Getting neurorehabilitation right: what can be learned from animal models?

Neurorehabil Neural Repair 2012 Oct 30;26(8):923-31. Epub 2012 Mar 30.

Johns Hopkins University School of Medicine and Johns Hopkins University, Baltimore, MD, USA.

Animal models suggest that a month of heightened plasticity occurs in the brain after stroke, accompanied by most of the recovery from impairment. This period of peri-infarct and remote plasticity is associated with changes in excitatory/inhibitory balance and the spatial extent and activation of cortical maps and structural remodeling. The best time for experience and training to improve outcome is unclear. In animal models, very early (<5 days from onset) and intense training may lead to increased histological damage. Conversely, late rehabilitation (>30 days) is much less effective both in terms of outcome and morphological changes associated with plasticity. In clinical practice, rehabilitation after disabling stroke involves a relatively brief period of inpatient therapy that does not come close to matching intensity levels investigated in animal models and includes the training of compensatory strategies that have minimal impact on impairment. Current rehabilitation treatments have a disappointingly modest effect on impairment early or late after stroke. Translation from animal models will require the following: (1) substantial increases in the intensity and dosage of treatments offered in the first month after stroke with an emphasis on impairment; (2) combinational approaches such as noninvasive brain stimulation with robotics, based on current understanding of motor learning and brain plasticity; and (3) research that emphasizes mechanistic phase II studies over premature phase III clinical trials.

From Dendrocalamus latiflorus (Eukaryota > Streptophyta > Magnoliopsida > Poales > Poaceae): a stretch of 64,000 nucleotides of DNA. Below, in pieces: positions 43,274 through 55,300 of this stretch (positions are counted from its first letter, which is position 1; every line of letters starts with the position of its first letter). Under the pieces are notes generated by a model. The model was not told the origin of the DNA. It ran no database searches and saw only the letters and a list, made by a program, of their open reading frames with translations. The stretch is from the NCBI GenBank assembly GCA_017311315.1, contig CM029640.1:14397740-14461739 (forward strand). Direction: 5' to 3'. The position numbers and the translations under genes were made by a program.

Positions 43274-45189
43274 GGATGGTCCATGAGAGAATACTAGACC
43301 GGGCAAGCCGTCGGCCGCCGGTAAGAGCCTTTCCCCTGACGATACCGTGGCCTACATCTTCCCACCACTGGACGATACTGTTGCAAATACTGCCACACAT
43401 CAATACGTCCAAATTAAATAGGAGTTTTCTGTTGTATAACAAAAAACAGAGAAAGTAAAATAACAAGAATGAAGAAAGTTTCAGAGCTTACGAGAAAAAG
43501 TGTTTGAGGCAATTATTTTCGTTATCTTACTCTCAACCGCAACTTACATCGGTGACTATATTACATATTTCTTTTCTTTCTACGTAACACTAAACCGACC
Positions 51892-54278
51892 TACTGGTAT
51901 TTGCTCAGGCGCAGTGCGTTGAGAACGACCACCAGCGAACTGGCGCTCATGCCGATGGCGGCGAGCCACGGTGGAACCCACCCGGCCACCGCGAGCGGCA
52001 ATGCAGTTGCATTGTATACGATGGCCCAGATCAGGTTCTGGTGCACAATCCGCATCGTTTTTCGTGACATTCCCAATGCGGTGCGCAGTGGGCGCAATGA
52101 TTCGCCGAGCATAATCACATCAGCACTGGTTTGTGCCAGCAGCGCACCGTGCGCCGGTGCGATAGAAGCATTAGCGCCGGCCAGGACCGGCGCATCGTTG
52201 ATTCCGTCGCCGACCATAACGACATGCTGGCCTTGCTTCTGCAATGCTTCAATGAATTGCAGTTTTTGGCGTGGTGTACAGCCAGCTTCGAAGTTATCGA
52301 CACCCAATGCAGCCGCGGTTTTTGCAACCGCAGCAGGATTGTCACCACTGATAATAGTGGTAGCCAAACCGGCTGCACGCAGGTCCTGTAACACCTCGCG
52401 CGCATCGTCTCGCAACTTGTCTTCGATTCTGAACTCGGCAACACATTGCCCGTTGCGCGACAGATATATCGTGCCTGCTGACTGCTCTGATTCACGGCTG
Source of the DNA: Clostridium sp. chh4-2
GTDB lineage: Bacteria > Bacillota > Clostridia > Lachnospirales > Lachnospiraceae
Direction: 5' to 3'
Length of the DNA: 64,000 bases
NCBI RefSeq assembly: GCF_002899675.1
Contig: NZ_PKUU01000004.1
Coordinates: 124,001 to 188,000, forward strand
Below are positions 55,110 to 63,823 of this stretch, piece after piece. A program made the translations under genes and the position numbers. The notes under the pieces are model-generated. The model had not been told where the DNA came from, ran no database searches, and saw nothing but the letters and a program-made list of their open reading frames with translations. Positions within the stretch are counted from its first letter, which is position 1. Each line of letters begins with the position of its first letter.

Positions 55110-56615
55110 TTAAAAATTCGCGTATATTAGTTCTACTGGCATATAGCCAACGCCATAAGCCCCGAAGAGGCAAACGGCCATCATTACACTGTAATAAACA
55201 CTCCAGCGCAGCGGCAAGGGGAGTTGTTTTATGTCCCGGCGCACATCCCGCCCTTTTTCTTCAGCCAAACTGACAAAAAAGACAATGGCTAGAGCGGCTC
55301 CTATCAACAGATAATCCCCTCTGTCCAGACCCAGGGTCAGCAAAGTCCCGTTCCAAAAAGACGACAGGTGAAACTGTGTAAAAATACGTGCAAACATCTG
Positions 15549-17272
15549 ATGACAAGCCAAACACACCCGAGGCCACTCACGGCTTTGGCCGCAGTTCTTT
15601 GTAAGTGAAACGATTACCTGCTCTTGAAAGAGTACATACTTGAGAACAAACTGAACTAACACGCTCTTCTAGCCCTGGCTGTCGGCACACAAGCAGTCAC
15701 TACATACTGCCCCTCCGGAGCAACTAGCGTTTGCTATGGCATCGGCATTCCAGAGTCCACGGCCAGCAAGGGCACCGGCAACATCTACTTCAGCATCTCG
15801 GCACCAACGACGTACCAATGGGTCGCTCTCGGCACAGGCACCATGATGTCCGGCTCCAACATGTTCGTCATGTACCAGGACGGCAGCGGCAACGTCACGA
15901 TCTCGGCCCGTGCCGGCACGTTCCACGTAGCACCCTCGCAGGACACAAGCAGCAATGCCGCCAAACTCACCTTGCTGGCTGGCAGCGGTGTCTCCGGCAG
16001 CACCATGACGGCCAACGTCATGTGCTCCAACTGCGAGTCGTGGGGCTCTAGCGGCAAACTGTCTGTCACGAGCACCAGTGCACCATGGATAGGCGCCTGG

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http://dx.doi.org/10.1177/1545968312440745DOI Listing
http://www.ncbi.nlm.nih.gov/pmc/articles/PMC4554531PMC
October 2012
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References

(Supplied by CrossRef)

Dijkhuizen RM et al.
J Neurosci 2003

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